Perhaps Louisiana has its regular legislative sessions later than in any other state, but that does not means it should miss the opportunity to ensure that its citizenry is not forced into following suboptimal policy where state inaction could lead to deprivation of liberty.
In response to the Democrat-controlled federal government attempt to force Americans to pay into an altered health care system higher costs for lower quality, over 30 states have or are enacting into law provisions that would prevent the federal government from curtailing people’s liberty in their choices about whether to have health insurance. These do not prevent citizens from participating in federal health insurance programs, only recognizing their freedom to opt out of them without penalty.
While an argument could be made that the Commerce Clause (Art. I Sec. 8) of the Constitution could be stretched to interpret this kind of power as a shared power with the federal government and therefore it would take precedence over states’ wishes if it legislated in that area, more than a couple of hundred years of judicial recognition of the general police power of states should prove judicially negating in that regard, affirming that states have supreme power in the abilities to regulate the health, safety, and morals of the public. Thus, there is a very reasonable expectation that these laws are not moot exercises.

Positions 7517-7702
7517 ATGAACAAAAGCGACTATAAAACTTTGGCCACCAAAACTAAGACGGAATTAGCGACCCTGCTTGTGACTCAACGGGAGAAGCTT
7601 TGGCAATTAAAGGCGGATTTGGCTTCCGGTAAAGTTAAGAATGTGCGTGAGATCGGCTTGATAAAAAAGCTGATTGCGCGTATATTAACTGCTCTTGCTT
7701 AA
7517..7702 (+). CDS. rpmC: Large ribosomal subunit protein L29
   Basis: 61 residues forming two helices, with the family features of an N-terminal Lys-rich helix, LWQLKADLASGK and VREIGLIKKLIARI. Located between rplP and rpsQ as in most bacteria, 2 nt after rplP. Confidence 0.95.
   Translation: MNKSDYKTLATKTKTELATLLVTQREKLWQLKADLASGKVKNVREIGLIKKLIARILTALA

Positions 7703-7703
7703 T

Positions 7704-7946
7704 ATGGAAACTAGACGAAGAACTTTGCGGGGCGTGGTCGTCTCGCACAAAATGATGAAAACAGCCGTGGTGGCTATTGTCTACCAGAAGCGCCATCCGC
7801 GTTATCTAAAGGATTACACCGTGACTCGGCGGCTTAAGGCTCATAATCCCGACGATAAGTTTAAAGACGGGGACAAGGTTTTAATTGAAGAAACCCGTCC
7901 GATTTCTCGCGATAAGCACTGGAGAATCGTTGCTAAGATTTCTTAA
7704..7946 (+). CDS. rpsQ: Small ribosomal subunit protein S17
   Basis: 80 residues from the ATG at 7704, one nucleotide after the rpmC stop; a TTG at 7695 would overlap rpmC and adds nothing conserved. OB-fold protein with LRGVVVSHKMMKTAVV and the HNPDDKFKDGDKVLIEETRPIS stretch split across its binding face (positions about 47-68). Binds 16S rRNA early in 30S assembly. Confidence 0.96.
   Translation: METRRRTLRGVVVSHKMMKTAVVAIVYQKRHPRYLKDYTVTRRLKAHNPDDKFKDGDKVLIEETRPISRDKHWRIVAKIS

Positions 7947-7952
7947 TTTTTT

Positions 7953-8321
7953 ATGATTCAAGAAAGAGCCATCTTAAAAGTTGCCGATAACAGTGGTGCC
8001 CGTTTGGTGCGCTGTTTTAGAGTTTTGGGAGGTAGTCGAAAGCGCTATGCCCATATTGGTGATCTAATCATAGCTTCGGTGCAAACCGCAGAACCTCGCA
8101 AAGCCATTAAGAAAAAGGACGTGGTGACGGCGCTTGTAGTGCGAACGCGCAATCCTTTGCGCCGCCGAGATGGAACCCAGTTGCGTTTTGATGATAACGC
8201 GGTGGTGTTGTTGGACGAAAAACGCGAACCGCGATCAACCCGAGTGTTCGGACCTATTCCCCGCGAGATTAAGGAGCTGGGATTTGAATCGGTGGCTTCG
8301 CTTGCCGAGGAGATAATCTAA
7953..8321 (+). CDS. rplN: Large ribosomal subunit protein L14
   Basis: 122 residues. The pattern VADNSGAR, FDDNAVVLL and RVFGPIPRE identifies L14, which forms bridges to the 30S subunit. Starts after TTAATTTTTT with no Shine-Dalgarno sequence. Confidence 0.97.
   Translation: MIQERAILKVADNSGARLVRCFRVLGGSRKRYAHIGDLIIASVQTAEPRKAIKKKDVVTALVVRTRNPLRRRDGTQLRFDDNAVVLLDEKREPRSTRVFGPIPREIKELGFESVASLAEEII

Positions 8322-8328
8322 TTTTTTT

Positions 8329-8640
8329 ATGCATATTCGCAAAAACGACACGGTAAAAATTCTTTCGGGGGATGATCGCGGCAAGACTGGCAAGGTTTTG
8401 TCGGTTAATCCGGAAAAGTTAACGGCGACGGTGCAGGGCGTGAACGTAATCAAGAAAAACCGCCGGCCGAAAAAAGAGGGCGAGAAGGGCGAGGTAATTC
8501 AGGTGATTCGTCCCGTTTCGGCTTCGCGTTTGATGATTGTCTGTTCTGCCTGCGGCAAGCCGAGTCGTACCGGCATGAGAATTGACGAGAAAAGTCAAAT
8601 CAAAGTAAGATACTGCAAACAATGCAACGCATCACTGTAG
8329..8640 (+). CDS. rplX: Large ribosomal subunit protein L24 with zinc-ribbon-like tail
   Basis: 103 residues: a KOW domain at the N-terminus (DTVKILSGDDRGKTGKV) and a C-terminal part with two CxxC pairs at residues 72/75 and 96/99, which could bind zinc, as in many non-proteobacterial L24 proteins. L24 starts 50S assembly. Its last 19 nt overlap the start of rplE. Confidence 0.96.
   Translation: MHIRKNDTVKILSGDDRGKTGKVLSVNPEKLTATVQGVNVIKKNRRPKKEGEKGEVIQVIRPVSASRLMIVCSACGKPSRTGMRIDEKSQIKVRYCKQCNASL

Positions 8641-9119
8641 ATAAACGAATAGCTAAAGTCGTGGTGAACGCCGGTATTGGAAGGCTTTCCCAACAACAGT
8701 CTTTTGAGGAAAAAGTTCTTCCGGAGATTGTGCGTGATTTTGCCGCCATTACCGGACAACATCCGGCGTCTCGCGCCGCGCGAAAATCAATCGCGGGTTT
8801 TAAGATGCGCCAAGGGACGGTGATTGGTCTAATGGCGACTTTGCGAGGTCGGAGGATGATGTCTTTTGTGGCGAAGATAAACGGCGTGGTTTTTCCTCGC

That the Democrat effort on this issue seems to be running out of steam does not reduce the imperative among the states to legislate this protection. Still simmering are these plans, not yet dead politically, and there’s no guarantee in the future that a majority of elected officials will not try to take the people and country off the rails in this area again.
So far, no enterprising legislator in